Israel definitively banned from the African Union

The incident had left its mark

Israel definitively banned from the African Union

The incident had left its mark. In February 2023, during the previous African Union (AU) summit, an Israeli delegation was unceremoniously expelled from the AU General Assembly as discussions began between the continent's heads of state, in Addis Ababa. South Africa and Algeria, the two countries behind the sidelining of Israeli representatives, opposed the presence of the Jewish state as an observer member within the organization. pan-African. But the question had not been formally resolved.

A year after this diplomatic incident, the war in the Gaza Strip put an end to this debate. “The file concerning the accreditation of Israel is closed,” confides a senior AU official. The organization has suspended its observer status. “Israel is not invited to the summit,” said Ebba Kalondo, spokesperson for the chair of the AU commission, on Saturday February 17. After a decade of diplomatic efforts and two years after its accreditation, Tel Aviv is therefore definitively banned from the institution.

Conversely, the African Union rolled out the red carpet for the Prime Minister of the Palestinian Authority, Mohammad Shtayyeh, who enjoyed, from the podium of the General Assembly, the long applause of the heads of state of a continent mostly committed to its cause. “The Palestinians are defending their country as you, in Africa, had defended your lands against colonialism,” he said in front of the audience of African leaders.

The latter did not hold back their blows when condemning the Israeli offensive, "the most flagrant" violation of international humanitarian law, in the words of the President of the AU Commission, Moussa Faki Mahamat, who accuses Israel of wanting to “exterminate” the inhabitants of Gaza.

ICJ ruling against Israel celebrated at AU

After him, Comorian President Azali Assoumani thanked South Africa for filing a complaint with the International Court of Justice (ICJ) to denounce “the genocide that Israel is committing before our eyes”. The Comorian leader, who was re-elected in January at the head of the archipelago after a vote marred by fraud, distinguished himself in September 2023 with an anti-Semitic outing. “We must live with the Catholics but also with the cursed Jews, may the wrath of God fall on them. The Jews are the masters of the world. They are not like us. They lurk in the shadows and reveal themselves at the opportune moment,” he declared during the inauguration of a mosque on the island of Anjouan.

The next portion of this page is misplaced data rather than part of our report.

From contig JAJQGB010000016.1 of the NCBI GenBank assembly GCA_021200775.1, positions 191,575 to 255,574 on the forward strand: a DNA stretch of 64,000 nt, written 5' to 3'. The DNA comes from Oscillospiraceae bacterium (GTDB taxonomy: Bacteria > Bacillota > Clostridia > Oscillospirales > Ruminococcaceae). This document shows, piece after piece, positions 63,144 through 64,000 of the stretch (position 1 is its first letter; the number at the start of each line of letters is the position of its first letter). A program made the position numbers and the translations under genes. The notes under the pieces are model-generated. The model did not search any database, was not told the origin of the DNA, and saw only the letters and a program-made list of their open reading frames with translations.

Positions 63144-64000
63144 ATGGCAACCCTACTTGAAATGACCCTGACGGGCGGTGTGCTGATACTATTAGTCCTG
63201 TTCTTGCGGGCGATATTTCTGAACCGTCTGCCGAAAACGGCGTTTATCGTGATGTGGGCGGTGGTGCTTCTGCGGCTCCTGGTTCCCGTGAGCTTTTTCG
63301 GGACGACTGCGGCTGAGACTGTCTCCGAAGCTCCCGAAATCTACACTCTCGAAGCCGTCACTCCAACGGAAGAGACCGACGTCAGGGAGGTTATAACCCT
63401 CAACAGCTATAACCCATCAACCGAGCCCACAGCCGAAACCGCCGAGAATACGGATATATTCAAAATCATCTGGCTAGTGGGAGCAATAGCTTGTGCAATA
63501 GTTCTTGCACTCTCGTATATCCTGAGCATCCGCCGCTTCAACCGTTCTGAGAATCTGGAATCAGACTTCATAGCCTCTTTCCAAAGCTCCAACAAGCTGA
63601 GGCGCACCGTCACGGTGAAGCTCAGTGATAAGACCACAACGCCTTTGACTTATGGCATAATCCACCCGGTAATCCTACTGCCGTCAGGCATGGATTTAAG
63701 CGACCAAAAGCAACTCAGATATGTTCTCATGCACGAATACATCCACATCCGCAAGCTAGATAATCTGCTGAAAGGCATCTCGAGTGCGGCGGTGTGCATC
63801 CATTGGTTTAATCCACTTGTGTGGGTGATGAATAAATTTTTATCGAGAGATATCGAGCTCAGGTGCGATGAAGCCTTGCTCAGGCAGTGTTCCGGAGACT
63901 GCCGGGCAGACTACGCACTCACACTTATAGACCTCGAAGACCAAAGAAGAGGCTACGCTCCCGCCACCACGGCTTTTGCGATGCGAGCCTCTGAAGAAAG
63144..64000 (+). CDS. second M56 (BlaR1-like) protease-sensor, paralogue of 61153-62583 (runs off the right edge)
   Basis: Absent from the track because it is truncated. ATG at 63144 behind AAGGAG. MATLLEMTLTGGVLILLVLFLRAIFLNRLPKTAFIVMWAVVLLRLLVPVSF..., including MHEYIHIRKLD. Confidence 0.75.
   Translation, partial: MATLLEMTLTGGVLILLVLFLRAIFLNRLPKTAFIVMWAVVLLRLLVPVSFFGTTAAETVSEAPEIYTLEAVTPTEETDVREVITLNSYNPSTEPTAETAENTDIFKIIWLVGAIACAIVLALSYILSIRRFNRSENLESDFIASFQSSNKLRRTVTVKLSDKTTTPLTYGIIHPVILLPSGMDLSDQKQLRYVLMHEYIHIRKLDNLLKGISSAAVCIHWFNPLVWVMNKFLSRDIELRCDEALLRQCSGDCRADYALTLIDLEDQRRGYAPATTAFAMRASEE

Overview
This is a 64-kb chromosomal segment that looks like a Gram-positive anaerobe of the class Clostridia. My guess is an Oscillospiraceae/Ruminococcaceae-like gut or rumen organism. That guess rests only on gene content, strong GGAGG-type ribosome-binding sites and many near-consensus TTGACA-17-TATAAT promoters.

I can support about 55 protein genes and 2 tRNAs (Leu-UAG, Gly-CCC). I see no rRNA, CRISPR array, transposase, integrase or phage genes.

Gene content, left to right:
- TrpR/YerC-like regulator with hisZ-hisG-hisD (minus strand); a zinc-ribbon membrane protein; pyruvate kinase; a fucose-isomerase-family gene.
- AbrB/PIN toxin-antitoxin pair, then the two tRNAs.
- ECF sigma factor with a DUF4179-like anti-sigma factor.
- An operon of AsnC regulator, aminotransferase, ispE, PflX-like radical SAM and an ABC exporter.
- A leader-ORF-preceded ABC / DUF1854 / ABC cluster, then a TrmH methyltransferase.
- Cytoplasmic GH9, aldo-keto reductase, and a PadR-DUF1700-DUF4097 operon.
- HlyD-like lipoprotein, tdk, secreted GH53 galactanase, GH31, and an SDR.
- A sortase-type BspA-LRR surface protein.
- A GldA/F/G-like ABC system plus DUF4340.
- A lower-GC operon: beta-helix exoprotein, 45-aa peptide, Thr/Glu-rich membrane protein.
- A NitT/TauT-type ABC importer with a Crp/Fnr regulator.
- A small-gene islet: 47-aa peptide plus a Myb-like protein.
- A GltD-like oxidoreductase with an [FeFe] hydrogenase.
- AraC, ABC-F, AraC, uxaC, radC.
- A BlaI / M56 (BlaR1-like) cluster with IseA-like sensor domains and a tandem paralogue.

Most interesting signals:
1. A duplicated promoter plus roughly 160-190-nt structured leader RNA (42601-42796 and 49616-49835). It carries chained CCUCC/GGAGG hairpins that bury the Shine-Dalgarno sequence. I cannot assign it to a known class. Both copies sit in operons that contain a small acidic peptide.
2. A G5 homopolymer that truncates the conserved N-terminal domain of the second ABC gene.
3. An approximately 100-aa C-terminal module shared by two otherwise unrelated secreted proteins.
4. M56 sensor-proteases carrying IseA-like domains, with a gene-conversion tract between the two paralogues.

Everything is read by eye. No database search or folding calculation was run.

In January, ICJ judges ruled in favor of Pretoria, which had filed a request at the end of December 2023, accusing Israel of genocide against the Palestinians in Gaza. “This is one of the greatest achievements in African diplomacy,” said Liesl Louw-Vaudran, researcher at the International Crisis Group. A victory celebrated by the representatives of Pretoria in Addis Ababa.

But after the euphoria, the charismatic South African Foreign Minister, Naledi Pandor, expressed concern “about the presence of Israeli representatives in the premises of the African Union in recent days”. Indeed, on Wednesday, the Israeli ambassador to Ethiopia was seen within the building. The deputy director general of the Israeli Foreign Ministry for Africa, Sharon Bar-li – the person expelled from the AU in 2023 – is holding discreet meetings in the Ethiopian capital, according to several diplomatic sources. When contacted, the Israeli embassy in Addis Ababa did not respond to requests from Le Monde.

An influential state on the continent

If Israel is now officially banned from the AU, Africa is still divided over it. This is evidenced by the vote on the resolution calling for an immediate humanitarian truce in Gaza at the United Nations on October 27. Thirty-eight African countries supported it but seven abstained. Israeli influence remains significant on the continent, the result of a long-term diplomatic offensive led by Prime Minister Benjamin Netanyahu over the past decade.

In recent years, Israel's efforts have resulted in the normalization of its relations with many states as well as strengthened cooperation in the field of defense and security. Morocco, Ghana, the Democratic Republic of Congo, Rwanda and Kenya are cited among Israel's closest collaborators on the continent. Partnerships established in exchange for support in cybersecurity – embodied by the sale of Pegasus spyware (from the Israeli company NSO Group) – or military cooperation agreements, such as the sale and assembly project of drones Israelis in Morocco.